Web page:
An adventurous streak is something I love in a man. So when Phil, a reporter I’ve been on three (fairly successful) dates with, suggests a weekend wild camping in the Highlands, my blood pumps a little faster. “You’re on!” I blurt.
And so our fourth date is spent getting to know each other intimately against the backdrop of Blair Atholl, a tiny town nestled at the foot of the Cairngorm Mountains, Perthshire, which we plan to explore together. Beats banal pleasantries at the local Pizza Express.
We spend our first night at the Ptarmigan House bed and breakfast. Phil has booked this off his own bat – but we’ve agreed on a double bed. No doubt, this’ll speed up the ‘getting to know each other’ bit.
Once unpacked, we head for dinner at the Atholl Arms Hotel. We’re getting on well – mutually excited about the adventure ahead, and musing on keeping each other warm in the tent (it’s currently only two degrees in the evening).
After a haggis and venison feast, we head back to our room, where we’re up all night (chatting about the trip, of course). Phil tells me that in Scotland, the right to wild camp is established in law, along with the right of open access. However, he adds, we should keep away from dwellings and roads; take all litter back with us; and if we need to relieve ourselves, dig a hole and fill it in afterwards. Then he shows me the trowel he’s brought along. “I think I’m in love with you!” I gasp sarcastically. Camping in the wild can be so unromantic.
The following morning and it’s still going well. But while temperatures soared last night, thanks to Phil’s filthy talk of trowels, the weather for our camping is still a cool three degrees. As we venture outside, hoods up ready for adventure, we hold hands.
“You’re so cold!” I say, as his icy extremity grips mine.
“Cold hands, warm heart,” Phil retorts. Smooth. And with that, we’re off.
It’s 8am, and we want to make the most of the daylight hours. The plan is to walk as far as we can up Glen Tilt, following the River Tilt, until it starts to get dark, and then we’ll set up our tent.
I’m impressed by how organised Phil is. He’s got all the right equipment, maps, and a plan about where we’re going. I’ve done very little in organising anything. I guess in dating terms it’s the equivalent of a man holding the door open for a lady. Yup. Still smooth.
The scenery is gorgeous, majestic. And it’s just the two of us here to enjoy it. But, by 2pm, we find ourselves stuck. The path we’re following has ground to a halt. Phil then wants to climb the mountainside, but I’m too scared. I feel like a bit of a killjoy and a slight strain is put on our date as we spend the next hour ignoring each other.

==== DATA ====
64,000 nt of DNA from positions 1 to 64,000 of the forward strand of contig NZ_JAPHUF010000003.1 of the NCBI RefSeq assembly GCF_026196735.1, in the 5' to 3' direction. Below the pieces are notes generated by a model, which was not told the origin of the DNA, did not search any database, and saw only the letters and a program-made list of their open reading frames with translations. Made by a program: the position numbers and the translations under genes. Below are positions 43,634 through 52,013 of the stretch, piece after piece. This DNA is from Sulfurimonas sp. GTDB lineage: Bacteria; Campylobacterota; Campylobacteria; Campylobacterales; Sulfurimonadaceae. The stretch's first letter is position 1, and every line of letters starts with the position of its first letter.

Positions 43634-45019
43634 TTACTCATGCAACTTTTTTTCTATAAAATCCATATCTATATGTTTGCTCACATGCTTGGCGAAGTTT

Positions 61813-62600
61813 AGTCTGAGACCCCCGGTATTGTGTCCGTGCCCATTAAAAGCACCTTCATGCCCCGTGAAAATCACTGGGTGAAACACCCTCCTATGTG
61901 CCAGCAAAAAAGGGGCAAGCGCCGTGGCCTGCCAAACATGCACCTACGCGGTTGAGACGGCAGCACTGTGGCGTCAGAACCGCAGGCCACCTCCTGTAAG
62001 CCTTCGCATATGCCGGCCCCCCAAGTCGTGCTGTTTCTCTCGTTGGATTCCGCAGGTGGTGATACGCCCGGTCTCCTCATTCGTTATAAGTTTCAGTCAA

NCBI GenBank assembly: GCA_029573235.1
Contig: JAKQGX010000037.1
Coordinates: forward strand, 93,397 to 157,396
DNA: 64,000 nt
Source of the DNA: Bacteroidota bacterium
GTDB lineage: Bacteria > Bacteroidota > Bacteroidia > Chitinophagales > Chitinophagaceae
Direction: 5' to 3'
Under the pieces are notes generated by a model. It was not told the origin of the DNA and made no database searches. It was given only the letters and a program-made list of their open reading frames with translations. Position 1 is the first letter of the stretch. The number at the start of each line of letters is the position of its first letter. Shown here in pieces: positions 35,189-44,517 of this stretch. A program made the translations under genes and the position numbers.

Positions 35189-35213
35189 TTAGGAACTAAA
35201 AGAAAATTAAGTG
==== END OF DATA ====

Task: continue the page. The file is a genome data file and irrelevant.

But, by 4pm, we’ve found our way again and, although slightly set back, Phil says: “I guess these things all add to the adventure.” I’m relieved by his easygoing attitude and put my arm around him to express thanks. And we plough ahead, literally and metaphorically back on track.
The sun is starting to set at about 4.30pm and we decide to set up the tent in a small forest that we’ve come to just by the river. The wind is howling and we can hear cries from nearby deer – it’s all a bit spooky. But the stars are starting to come out as we put the finishing touches to our humble abode. It’s 7pm and we’ve had something to eat – a self-heating meatball, no less. You can buy meals like this in most good outdoor shops; simply add water to the bag of food and ingeniously, it starts to boil until it’s piping hot (handy for cold nights camping).
As we sit under the stars and snow-capped mountains, the sound of a lively river providing our very own private concerto, Phil makes a promise: “I’ll keep you warm tonight …”
I’m smitten. He keeps to his word.
Afterwards, we feel the weekend wild camping helped us to bond more than a traditional date. A few weeks on and our relationship is ‘official’. Like I say, I do love a man with a sense of adventure.
See next page for where to eat, drink and sleep near Scotland’s Cairngorm Mountains…
Restaurants, pubs and hotels
Where to eat:
Feast on haggis and venison by a roaring fireplace at the Atholl Arms Hotel. Mains start from £12.50. (athollarms.co.uk)
Enjoy a majestic setting in a sumptuous ballroom that doubles as a vaulted chamber at Blair Castle. This fully restored building represents upper-class Highlands life in the 16th century. Entrance costs from £5.25. (blair-castle.co.uk)
Where to drink:
Buy a bottle of whisky at a discounted price after a tour of Bell’s Blair Atholl Distillery; from £5 for a tour. (discovering-distilleries.com)
Moulin Hotel is a romantic setting, all low ceilings and aging wood. Drinks start from £3.40 for a pint of lager. (moulinhotel.co.uk)
Where to stay:
Ptarmigan House is a former shooting lodge in a quiet spot overlooking the hills. From £32.50-45pppn, including a full Scottish breakfast. (ptarmiganhouse.co.uk)
A small, friendly hotel with elegant interiors, Killiecrankie House is located at the gateway to the Highlands. Bed and breakfast from £90pppn. (killiecrankiehotel.co.uk)
GETTING THERE: By car, from Glasgow and the south, take the M80 north to Stirling. From there, the A9 will take you into Blair Atholl. By train, all major Scottish towns and cities connect to Blair Atholl; from Edinburgh, one-way tickets start from about £10.80. (scotrail.co.uk)